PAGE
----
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12 things you probably didn't know about student finance


Wow your friends and attract your preferred sex by dropping these nuggets of knowledge into conversation...


1. By the time they graduate, the average debt of a student starting this Autumn is likely to be around £25,000.

2. At some unis, the cost of living is more than twice as much as at others. Last year Teesside was the cheapest and the Royal Academy of Music the most expensive. Meanwhile, studying in London is almost 50% more expensive than studying in Wales. So, choose your uni carefully.

3. From September 2010, the maximum tuition fees that unis can charge to UK students are rising from £3,225 a year to £3,290 a year. And if unis have their way, we may see them continuing to rise for quite some time.

4. The cheapest regular pint of beer at a student bar (not on a promo) is the University of Liverpool which charged £1.30. The most expensive was £3.15 at St Mary's University College, Twickenham.

5. If your parents earn less than £25,000 a year, as well as money to cover your fees (or most of them), you’re probably entitled to a grant of £2,906 to live on. That’s money you never have to pay back. If they earn less than £50,000, the grant will be smaller, but there’ll be a loan too. Beyond that, you can get the loan, but that’s all.

6. If your parents are divorced, they usually only count one parent’s income when they calculate what you can get. (So, if they’re still together, now’s the time to have a quiet word…) Click here for more on applying for grants, loans and bursaries.

7. Hundreds of thousands of pounds go unclaimed every year in bursaries, scholarships, prizes, all sorts. Most universities don’t bend over backwards to tell students, so it’s worth asking about them as you could be able to pick up anything from a few quid to a couple of thousand pounds.

8. Last year, students earned an average of around £3,000 doing part-time jobs and working in vacations.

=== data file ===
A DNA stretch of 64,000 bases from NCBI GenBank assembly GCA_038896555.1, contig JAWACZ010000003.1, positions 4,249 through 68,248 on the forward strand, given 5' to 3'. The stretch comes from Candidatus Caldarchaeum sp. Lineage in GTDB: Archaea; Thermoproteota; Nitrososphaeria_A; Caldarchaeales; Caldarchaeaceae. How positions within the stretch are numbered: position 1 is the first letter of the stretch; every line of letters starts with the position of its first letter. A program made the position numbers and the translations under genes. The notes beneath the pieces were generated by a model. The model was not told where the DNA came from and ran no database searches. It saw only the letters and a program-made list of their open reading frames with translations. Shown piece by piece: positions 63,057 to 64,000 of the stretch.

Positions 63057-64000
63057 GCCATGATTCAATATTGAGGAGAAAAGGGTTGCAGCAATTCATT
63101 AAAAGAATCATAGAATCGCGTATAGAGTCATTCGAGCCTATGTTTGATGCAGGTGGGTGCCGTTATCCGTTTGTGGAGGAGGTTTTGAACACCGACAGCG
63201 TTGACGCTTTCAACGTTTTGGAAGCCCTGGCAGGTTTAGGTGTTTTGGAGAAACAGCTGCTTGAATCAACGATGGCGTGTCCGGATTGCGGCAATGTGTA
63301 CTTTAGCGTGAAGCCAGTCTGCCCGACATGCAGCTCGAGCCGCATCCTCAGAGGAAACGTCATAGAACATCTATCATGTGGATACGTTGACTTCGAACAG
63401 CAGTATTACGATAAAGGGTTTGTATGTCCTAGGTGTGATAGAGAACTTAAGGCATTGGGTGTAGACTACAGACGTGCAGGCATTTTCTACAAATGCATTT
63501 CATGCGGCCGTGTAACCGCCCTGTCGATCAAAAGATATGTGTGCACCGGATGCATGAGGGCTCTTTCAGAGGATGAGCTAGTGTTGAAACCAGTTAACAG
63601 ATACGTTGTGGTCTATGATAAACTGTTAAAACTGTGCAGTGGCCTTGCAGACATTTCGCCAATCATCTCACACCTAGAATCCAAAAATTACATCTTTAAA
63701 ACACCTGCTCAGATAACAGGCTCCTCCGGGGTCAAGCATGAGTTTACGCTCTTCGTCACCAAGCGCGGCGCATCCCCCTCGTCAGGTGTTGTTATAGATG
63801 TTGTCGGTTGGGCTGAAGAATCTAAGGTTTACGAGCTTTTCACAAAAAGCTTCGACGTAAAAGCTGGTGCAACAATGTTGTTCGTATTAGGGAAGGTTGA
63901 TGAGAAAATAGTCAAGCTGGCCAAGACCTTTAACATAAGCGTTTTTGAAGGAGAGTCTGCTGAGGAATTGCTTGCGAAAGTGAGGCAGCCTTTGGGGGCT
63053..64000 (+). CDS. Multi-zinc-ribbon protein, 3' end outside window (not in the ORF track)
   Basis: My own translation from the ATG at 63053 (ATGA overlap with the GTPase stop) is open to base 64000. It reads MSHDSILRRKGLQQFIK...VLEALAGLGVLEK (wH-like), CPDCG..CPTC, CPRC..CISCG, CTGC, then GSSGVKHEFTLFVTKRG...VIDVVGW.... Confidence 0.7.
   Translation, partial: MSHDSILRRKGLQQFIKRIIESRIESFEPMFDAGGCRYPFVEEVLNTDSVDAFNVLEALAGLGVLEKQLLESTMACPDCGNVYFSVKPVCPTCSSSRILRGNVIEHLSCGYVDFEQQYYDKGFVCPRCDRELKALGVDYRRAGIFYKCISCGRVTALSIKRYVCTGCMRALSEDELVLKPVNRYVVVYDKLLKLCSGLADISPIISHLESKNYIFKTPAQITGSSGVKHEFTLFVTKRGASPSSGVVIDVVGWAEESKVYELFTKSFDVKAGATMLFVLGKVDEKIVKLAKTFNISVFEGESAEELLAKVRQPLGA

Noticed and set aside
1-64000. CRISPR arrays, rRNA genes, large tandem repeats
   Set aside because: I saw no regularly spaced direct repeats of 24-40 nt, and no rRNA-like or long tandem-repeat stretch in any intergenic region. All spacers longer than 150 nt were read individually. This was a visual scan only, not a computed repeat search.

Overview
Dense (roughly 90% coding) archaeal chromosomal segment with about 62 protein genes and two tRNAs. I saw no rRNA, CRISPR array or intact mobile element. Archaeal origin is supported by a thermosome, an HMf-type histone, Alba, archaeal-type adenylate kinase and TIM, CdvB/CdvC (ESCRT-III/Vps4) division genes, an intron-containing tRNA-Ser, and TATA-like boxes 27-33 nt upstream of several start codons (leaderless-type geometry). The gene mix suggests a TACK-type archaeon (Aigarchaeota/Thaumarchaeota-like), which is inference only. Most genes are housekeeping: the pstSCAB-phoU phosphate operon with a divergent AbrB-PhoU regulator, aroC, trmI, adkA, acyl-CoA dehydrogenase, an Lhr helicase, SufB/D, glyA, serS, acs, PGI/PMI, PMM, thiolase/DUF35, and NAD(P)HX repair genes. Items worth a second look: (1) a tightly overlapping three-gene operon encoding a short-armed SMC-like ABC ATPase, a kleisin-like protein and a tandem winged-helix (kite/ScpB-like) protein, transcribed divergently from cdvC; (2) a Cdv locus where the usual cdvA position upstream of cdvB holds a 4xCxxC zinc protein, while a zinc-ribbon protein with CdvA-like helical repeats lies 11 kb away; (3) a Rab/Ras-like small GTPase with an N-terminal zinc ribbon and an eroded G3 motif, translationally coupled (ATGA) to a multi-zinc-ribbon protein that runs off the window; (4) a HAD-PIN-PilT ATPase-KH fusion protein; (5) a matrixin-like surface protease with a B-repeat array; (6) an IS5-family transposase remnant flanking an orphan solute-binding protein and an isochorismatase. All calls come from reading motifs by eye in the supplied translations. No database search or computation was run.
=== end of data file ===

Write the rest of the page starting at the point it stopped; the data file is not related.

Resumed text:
9. You'll start repaying after you’re earning over £15,000. As of this year 'repayment holidays', which allowed you to put off the payback process, are no longer available. But don't panic, there are plenty of ways to deal with debt.

10. Last year the Government will spend £5 billion on student grants and loans. If they spent the same amount on Mars Bars, they could line them up on the equator and go round the earth two and a half times.

11. Befriending your bank is a good idea. Wining and dining them probably isn't necessary but at least return their phone calls. That way, they’ll trust you if you need their help. What’s more banks almost never make a profit out of student accounts – they run them at a loss to attract customers who’ll earn more in the long run. Okay, so they’re not charities, but no evil corporate monsters either.

12. It's worth it in the long run. As a graduate, on average you cut your chances of ever being unemployed in half, you’ll find a job twice as quickly in the first place and, over a lifetime, you’ll earn more (estimates range between £54,000 and nearly £400,000) than people who give up on education earlier.

Beware the small print. There are all sorts of ifs and buts when it comes to finance, so please don’t assume the numbers above apply to you without checking elsewhere on Push.co.uk. That’s particularly true if you don’t live in the UK, if you’re in Scotland or Northern Ireland, if you’re over 21, if you have a disability, if you're studying part-time, if you’re studying to be a teacher, if you have kids, if you’re living with your parents, if you’re living in London, if you like to carry fish in your pocket and shout ‘wibble’ at strangers, and so on.

Last updated on: 19 August 2010

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